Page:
Just a bit of coffee and I was feeling better. Despite missing my brother and wishing I could call and make sure he was safe, I was able to focus on Arturo’s orientation. He talked to us about safety, manners, the history and geography of Spain… basically everything we would have to know moving forward. An interesting note: shoes must be worn at all times when at home… pretty much the opposite of US manners. Also, I will no longer take a purse out on the town, and now I know some of the tricks of the trade when I cross paths with suspicious gypsies or expert pick pocketers.
We were welcomed to the city by Salamanca’s head of tourism who gave a speech and let us lout onto the balcony of City Hall which overlooks the Plaza Mayor. City Hall is a palace. The Plaza Mayor is gorgeous.
A bit of a roadblock happened later in the day when a classmate and I wanted to pitch the same news story to Carlene. At first, I was nervous and frustrated that I wouldn’t be able to write about what I really was interested in. I figured the omen from earlier that morning was baring its teeth. Communication, as always, solved everything. We came to a conclusion that will hopefully pan out really well for our first story. Everyone on this trip is truly in it together, we all want to succeed and we all want to see each other succeed. It’s so refreshing to know that I am surrounded by mature, driven adults who are approaching this program with a professional goal.
Carly and I are sitting in our room blogging right now, waiting for 10:15pm to roll around so we can meet the rest of the group for ice cream in the Plaza! Hasta Luego!
At around 10am we arrived in Salamanca and were ready to meet our host families. My roommate Carly Metz and I were introduced to our Salamancan madre, Saturnina Bravo Inestal. Her infectious joy gave me immediate comfort and as she quickly referred to Carly and I as her ¨niñas¨ I knew that Satur would be a caring and compassionate temporary madre.
Satur´s house is a long hallway with rooms branching off of it. Carly and I are staying in a shared bedroom at the end of the hall, next to the living room/dining room. Satur and her husband, Francisco, share a bedroom next to the front door. Two bathrooms and a kitchen separate their bedroom from ours.
After a long siesta, Satur fed us pasta carbonara and walked us to the school we will be attending for two weeks. We met up with the rest of our group (there are about 16 of us total) and were introduced to Maria, our trip coordinator for Salamanca. Maria took us on a tour of the small city of about 165,000 residents. The narrow, cobblestone streets reminded me of Pescopagano or Siena, small Italian towns I visited with my family a few summers ago. Young street performers danced and chanted while Maria showed us Salamanca´s New Cathedral. The Cathedral´s gothic architecture captures the antique essence of the small city, and the yellow coloring reflects Salamanca´s nickname ¨The Golden City¨.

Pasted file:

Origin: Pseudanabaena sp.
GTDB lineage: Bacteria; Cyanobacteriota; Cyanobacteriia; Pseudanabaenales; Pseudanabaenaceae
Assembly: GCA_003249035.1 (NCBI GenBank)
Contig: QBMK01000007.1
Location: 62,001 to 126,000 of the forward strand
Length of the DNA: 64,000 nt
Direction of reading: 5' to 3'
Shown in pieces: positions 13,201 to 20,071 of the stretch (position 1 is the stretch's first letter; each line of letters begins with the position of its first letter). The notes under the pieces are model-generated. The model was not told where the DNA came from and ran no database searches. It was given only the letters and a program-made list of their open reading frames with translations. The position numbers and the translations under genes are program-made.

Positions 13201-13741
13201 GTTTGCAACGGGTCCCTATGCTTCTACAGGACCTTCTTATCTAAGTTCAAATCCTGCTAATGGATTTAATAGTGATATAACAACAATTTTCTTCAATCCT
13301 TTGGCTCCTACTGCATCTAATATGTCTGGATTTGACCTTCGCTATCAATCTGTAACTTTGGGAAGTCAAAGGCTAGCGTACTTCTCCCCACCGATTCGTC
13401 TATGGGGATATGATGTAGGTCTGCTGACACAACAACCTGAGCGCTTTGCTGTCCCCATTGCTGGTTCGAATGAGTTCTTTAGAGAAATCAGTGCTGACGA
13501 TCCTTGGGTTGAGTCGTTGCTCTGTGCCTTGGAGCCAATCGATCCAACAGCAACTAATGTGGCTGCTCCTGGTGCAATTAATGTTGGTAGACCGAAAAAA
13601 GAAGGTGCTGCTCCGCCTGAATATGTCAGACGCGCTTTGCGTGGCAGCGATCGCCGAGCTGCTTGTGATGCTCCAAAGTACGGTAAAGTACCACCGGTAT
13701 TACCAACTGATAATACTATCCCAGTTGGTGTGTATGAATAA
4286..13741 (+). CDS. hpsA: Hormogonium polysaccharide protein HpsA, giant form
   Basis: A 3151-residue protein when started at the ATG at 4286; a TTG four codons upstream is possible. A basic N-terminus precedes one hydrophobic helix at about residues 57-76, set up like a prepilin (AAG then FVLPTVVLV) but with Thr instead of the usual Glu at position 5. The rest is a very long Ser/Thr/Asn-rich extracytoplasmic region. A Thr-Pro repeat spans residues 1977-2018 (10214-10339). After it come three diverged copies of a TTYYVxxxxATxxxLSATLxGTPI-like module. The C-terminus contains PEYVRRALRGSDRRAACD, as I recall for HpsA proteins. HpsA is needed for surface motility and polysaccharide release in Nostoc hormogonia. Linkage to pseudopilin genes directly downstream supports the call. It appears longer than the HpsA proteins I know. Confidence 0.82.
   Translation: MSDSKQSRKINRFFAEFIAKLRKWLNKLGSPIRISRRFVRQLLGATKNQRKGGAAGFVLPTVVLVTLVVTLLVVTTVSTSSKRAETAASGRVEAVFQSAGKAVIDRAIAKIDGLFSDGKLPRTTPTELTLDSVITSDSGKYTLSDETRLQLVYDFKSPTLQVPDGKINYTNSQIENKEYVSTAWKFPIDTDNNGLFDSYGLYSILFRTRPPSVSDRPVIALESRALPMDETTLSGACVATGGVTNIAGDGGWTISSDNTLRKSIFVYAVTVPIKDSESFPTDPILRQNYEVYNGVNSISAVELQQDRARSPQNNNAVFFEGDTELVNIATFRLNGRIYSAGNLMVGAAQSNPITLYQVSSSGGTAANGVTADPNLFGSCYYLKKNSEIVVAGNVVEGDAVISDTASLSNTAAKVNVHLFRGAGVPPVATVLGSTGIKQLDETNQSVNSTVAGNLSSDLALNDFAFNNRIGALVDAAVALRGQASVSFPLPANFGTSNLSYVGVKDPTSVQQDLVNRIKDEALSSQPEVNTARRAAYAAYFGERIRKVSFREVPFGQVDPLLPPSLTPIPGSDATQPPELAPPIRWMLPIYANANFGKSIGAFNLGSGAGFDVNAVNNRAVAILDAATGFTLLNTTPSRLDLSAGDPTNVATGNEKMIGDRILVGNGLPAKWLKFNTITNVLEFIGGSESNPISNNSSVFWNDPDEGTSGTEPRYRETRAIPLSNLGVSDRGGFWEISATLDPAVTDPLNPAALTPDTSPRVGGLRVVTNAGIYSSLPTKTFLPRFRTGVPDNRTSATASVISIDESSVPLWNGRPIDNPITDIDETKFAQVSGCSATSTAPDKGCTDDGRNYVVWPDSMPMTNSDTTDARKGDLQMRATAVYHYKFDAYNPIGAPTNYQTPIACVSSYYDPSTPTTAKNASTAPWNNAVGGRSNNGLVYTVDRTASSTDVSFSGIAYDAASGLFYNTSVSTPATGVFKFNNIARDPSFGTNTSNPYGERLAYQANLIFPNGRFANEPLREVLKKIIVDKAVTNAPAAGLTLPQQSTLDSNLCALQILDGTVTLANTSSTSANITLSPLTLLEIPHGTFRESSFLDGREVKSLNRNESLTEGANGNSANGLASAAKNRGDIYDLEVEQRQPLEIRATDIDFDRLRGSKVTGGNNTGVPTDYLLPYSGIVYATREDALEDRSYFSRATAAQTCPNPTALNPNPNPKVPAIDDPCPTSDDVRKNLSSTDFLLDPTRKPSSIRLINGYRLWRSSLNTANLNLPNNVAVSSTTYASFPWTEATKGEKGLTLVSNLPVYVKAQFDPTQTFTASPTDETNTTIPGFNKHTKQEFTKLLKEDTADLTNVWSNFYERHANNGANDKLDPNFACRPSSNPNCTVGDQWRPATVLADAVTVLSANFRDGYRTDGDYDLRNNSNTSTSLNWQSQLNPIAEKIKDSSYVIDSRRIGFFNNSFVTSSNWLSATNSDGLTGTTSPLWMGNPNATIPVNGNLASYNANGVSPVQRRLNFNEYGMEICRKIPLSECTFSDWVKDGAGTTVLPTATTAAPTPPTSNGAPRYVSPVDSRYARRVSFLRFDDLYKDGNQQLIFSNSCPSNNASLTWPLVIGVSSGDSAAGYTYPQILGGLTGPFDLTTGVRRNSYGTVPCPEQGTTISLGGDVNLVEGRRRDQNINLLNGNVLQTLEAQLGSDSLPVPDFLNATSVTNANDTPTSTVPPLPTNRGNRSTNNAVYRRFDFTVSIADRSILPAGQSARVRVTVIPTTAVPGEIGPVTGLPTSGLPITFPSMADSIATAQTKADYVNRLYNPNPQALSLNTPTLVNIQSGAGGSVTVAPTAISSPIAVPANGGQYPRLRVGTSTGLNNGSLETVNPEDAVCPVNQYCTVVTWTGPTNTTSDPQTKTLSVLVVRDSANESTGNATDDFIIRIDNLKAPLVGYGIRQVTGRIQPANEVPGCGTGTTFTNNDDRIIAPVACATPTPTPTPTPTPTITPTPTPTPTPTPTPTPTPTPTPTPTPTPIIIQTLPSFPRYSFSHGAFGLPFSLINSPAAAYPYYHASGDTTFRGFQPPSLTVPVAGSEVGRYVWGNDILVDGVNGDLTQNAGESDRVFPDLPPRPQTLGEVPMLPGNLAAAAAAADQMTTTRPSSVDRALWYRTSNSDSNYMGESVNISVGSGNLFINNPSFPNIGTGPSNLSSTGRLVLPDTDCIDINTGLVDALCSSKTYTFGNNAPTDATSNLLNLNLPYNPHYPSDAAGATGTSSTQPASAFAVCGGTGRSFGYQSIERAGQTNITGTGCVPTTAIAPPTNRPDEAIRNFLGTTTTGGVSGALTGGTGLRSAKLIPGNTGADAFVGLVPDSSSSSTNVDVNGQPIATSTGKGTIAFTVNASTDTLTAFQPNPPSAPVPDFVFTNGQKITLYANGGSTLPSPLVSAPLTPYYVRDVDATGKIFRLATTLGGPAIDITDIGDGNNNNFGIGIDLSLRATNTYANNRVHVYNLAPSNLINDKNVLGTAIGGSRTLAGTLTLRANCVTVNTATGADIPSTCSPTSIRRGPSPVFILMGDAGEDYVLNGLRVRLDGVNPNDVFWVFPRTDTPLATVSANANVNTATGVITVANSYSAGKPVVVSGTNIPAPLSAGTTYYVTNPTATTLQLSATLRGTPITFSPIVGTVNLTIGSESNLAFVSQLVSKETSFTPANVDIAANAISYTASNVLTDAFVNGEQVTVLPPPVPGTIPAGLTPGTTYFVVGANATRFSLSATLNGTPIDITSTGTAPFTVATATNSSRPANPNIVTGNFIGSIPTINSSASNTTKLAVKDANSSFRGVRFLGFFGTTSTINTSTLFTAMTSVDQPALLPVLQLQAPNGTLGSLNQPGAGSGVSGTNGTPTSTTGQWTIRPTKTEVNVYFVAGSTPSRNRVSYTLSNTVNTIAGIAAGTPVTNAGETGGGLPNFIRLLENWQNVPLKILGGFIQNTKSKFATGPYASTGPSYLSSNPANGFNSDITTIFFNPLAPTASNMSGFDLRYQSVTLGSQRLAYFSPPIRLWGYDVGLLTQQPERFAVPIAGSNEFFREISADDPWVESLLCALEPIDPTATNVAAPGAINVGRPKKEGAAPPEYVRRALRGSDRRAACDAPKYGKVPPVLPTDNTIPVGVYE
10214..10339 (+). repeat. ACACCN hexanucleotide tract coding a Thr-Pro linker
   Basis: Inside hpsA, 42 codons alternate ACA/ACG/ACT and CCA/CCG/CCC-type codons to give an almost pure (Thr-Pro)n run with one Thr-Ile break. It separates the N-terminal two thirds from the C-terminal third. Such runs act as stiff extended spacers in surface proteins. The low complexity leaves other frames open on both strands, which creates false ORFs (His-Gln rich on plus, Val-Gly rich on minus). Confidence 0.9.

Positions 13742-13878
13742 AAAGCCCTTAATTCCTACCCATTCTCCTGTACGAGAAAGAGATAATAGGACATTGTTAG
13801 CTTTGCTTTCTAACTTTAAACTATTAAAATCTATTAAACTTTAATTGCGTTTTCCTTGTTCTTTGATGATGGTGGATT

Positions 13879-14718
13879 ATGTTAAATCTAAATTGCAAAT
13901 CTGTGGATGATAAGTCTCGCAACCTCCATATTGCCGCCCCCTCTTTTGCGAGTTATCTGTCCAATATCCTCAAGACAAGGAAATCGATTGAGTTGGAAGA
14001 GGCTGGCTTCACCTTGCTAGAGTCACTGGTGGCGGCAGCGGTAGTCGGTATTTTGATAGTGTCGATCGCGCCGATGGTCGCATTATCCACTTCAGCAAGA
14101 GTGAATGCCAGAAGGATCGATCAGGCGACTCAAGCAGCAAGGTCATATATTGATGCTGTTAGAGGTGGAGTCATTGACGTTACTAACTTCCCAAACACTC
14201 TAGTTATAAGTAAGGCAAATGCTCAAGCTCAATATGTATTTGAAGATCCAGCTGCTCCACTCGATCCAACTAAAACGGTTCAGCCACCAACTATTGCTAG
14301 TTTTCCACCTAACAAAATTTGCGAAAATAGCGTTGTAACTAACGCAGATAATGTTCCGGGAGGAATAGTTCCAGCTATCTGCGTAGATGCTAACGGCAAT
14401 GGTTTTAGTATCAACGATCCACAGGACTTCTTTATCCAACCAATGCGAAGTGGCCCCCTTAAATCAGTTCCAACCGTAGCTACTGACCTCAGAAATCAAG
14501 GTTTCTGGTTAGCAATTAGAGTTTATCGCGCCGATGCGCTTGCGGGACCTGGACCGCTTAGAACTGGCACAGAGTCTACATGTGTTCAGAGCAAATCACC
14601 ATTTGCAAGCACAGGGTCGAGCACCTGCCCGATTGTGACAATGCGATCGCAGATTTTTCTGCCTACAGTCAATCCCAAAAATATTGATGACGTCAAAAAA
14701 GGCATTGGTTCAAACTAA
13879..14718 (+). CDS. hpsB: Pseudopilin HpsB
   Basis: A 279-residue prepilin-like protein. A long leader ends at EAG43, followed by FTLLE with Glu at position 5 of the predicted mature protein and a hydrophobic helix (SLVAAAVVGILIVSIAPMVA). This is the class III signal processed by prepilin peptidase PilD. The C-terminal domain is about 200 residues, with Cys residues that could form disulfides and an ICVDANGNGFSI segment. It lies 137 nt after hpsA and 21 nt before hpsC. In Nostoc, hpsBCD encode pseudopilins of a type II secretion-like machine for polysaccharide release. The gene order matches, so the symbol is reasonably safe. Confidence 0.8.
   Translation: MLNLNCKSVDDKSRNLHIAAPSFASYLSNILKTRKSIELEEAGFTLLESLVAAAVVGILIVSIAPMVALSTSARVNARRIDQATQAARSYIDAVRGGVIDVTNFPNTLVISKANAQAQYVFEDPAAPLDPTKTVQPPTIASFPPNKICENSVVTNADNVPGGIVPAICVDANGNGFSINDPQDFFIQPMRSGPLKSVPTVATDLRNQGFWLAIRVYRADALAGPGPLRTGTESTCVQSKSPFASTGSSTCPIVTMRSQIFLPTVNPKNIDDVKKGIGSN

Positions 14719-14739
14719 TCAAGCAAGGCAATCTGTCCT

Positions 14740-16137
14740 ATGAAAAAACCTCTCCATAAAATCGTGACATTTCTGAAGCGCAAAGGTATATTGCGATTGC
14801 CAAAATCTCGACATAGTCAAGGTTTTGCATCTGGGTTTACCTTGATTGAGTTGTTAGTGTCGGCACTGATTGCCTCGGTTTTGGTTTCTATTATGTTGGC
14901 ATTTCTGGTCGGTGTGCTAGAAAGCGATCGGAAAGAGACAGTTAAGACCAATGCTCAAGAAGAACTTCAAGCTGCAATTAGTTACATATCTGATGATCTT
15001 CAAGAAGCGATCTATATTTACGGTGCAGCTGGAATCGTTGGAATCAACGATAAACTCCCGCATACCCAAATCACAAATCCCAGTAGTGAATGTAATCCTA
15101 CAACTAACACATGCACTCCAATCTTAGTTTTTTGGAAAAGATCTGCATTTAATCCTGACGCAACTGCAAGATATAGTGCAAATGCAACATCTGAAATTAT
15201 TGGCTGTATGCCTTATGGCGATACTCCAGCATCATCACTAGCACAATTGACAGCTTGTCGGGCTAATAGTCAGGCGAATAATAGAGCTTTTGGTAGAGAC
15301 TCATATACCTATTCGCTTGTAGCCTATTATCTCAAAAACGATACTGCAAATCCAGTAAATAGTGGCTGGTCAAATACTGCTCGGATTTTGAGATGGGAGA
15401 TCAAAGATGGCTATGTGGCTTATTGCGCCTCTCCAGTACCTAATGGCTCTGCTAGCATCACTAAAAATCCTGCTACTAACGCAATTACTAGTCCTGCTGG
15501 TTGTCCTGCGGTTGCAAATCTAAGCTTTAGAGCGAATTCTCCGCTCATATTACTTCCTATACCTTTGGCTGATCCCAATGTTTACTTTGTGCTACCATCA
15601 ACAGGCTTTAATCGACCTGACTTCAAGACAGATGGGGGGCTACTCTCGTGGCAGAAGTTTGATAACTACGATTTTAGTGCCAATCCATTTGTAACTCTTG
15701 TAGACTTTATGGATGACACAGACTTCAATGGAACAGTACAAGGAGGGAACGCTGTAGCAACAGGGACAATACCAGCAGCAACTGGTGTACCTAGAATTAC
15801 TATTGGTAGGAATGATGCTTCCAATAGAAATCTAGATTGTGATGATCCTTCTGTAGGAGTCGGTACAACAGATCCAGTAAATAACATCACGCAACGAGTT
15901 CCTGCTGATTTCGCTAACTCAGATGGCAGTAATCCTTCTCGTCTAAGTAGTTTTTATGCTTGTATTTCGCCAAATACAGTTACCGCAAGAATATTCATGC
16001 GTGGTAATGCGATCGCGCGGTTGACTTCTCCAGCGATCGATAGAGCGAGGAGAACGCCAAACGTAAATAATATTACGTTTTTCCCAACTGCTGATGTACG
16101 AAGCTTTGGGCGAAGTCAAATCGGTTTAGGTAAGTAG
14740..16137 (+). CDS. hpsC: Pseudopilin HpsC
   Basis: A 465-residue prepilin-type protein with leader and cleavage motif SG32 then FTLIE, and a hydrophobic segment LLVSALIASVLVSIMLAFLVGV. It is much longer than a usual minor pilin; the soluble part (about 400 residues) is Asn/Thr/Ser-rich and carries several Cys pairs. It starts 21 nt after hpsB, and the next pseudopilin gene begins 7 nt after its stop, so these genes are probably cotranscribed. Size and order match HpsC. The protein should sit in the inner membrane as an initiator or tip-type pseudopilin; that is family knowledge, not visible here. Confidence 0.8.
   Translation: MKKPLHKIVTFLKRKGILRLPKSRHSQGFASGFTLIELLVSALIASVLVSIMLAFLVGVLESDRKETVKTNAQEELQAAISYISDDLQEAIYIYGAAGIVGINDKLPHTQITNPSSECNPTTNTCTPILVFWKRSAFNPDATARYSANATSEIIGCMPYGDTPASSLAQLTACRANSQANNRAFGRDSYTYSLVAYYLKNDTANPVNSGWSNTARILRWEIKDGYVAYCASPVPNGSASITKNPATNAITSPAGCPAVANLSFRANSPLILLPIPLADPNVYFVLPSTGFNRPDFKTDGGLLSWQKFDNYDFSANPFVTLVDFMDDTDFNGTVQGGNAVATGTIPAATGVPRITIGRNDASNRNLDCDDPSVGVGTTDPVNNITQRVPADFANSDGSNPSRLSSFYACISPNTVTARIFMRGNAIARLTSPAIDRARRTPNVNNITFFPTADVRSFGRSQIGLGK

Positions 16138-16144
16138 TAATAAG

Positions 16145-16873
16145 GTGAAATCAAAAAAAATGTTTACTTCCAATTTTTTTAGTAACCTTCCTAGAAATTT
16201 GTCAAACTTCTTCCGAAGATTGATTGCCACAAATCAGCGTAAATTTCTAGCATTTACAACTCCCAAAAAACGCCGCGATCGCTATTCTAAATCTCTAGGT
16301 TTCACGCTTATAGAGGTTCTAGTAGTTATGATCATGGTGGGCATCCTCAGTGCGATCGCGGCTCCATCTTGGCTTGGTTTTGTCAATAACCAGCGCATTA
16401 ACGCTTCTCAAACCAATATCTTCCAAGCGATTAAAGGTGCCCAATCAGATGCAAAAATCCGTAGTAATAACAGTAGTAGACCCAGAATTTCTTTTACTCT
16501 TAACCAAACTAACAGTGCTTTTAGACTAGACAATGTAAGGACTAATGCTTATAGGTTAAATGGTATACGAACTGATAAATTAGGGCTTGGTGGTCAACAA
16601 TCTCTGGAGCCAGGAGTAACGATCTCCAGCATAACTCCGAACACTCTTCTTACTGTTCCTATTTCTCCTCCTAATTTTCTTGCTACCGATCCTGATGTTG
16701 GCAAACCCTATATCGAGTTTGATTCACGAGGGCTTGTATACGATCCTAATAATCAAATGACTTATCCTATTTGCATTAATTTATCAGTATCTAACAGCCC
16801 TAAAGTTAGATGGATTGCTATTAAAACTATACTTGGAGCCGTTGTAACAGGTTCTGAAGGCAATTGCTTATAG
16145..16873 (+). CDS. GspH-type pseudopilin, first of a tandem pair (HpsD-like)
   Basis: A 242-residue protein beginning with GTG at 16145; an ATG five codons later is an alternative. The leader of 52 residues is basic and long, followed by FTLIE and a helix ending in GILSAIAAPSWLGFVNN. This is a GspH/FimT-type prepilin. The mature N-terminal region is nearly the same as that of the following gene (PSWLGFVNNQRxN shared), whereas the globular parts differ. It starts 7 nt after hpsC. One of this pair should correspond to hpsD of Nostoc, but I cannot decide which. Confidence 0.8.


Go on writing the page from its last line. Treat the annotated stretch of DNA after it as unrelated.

Maria then showed us the Old Cathedral, a much smaller structure simpler in texture compared to the New Cathedral.
The University of Salamanca, the 4th oldest university in the world and 1st oldest university in Europe, was next on our tour of the city. The intricate architecture of the front door was mind-boggling, the famous hidden frog difficult to find among all of the designs. A vendor outside of the university was selling toy frogs and explaining the story of the mysterious ¨rana.¨
The courtyard facing the doorway is lined with buildings dedicated to the university´s medical students, a statue of one of the professors stands in the center. Past the medical center at the back left of the courtyard is a cast iron gate separating the concrete from the greener courtyard inside. A sign stuck in the grass says ¨no pisar”, keeping guests off of the green and preserving its beauty.
Inside the building there is a dome ceiling covered in a mural which depicts all of the zodiac signs. Carlene and I searched for our sign, Pisces, but were unsuccessful in finding a symbol relating to the fish. I am a complete zodiac freak, so this was definitely one of the highlights of the day.
Arturo Jarque, founder and CEO of our program Active Learning Abroad, took us out to a very swanky Salamancan restaurant Vida & Comida where we celebrated over delicious wine and unique food. The menu contained a four-course appetizer selection and a choice of a main dish. The appetizers were salad with calamari, poached eggs with mushrooms and ham, an octopus platter, and prawns with risotto made from squid ink. Although intimidating at first, each appetizer was incredible.
For the main course I had ox tail which pretty much tasted like ribs. The sauce tasted like liquified plums, so rich and fruity. Conversing with Arturo made me feel so comfortable, he talked to us about his time in Baton Rouge studying for his Masters degree and his 8 year old daughter. Good wine, good food, good friends… a perfect welcome dinner with a group that I truly feel comfortable around.
Listened to while driving through Salamanca.